jerrybrowne

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So youre saying you need to have at least 3 commissions from the same shoemaker before you can assess their
You mean your current pair now is your third?

It's a tricky thing cause I usually think that, if a maker can't get the commission right on the first pair -- or at least get reasonably close -- you shouldn't move forward with another purchase. Although most of that is through bespoke and StC, in some ways, feels closer to MtM. Still, the internet is full of horror stories of guys commissioning order after order with a MtM firm and then they're like a hundred orders deep in a hole and the stuff doesn't come out right.

If you have a local store that can assess this for you, it seems like they should be able to advise on fit and take some responsibility (although, within reason). I don't know if anyone can give you reliable advise online.

I find I can usually get my right size online by knowing my Brannock size and seeing what are other customers' experiences. Obviously always better to try sizes out in person, but barring that, guessing from Brannock and others' recommendations is usually pretty good. For StC, I just sort of felt my way through the process, slowly adding things to my personalized last where I felt I needed more room. But I have no idea what are the issues with your current size.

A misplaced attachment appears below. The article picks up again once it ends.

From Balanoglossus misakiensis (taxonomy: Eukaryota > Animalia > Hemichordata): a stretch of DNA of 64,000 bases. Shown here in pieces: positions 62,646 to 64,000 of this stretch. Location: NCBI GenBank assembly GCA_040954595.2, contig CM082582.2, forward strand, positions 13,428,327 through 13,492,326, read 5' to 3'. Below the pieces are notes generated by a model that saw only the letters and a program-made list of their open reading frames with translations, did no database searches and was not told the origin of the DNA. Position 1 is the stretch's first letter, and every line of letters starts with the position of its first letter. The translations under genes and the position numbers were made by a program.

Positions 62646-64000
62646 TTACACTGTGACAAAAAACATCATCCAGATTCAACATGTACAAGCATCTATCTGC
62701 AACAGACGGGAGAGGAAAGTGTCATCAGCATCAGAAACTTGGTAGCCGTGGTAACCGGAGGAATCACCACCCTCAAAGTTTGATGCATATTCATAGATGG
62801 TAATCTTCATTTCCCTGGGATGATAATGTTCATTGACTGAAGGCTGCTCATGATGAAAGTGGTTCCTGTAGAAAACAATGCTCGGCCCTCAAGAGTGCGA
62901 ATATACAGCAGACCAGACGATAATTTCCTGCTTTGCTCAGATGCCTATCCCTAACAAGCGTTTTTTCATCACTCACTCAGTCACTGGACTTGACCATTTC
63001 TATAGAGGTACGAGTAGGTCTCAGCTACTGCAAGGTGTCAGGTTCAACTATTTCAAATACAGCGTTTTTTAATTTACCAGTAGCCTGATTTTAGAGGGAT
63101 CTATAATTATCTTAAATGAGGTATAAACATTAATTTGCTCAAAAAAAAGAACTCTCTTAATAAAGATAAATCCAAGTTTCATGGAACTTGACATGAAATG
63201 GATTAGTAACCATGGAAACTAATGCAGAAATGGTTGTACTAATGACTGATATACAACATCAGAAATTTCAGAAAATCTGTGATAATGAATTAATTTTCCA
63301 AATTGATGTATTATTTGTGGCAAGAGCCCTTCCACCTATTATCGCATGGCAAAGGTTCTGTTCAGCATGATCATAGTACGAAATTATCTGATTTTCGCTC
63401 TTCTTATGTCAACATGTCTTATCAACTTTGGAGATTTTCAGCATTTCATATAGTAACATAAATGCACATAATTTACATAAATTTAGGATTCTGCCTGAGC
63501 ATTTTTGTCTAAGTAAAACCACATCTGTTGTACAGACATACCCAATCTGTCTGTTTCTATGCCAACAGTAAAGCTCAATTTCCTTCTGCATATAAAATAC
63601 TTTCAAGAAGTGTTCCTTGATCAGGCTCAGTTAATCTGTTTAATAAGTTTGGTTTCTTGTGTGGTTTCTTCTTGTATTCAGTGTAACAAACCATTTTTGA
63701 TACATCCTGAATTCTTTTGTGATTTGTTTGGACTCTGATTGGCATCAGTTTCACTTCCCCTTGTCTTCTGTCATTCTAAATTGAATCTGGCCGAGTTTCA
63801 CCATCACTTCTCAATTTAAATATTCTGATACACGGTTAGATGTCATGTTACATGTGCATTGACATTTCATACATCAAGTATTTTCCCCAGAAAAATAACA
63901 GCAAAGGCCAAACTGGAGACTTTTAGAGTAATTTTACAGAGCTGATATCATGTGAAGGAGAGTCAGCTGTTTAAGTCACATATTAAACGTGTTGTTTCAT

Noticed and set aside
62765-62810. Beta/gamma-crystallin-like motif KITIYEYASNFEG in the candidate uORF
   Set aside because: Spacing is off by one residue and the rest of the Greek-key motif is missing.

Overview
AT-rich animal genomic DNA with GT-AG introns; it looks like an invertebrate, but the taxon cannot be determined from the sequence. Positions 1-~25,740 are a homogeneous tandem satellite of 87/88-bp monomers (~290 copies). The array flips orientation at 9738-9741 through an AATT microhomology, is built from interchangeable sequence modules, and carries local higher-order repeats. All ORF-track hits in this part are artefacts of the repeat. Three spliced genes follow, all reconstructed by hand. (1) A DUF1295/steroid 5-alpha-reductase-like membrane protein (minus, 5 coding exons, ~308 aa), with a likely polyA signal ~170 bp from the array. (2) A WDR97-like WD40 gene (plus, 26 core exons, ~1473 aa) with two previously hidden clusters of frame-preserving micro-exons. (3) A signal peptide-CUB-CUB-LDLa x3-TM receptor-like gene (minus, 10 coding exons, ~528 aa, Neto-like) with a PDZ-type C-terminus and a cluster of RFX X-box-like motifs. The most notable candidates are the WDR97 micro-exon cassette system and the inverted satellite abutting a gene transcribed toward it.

I got my best fit with StC after doing a personalized last and the fitting shoes. Fitters are well worth the extra price. Not sure if they still do those......
 

Coldfire3k3

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I'm curious to know SF member's view on the importance of trial shoes in the bespoke process.

There seem to be 3 different approaches that are commonly taken:

1) I believe certain shoemakers like Cleverley and Foster & Sons do not make trial shoes but do fittings on the final shoes without the outsole attached.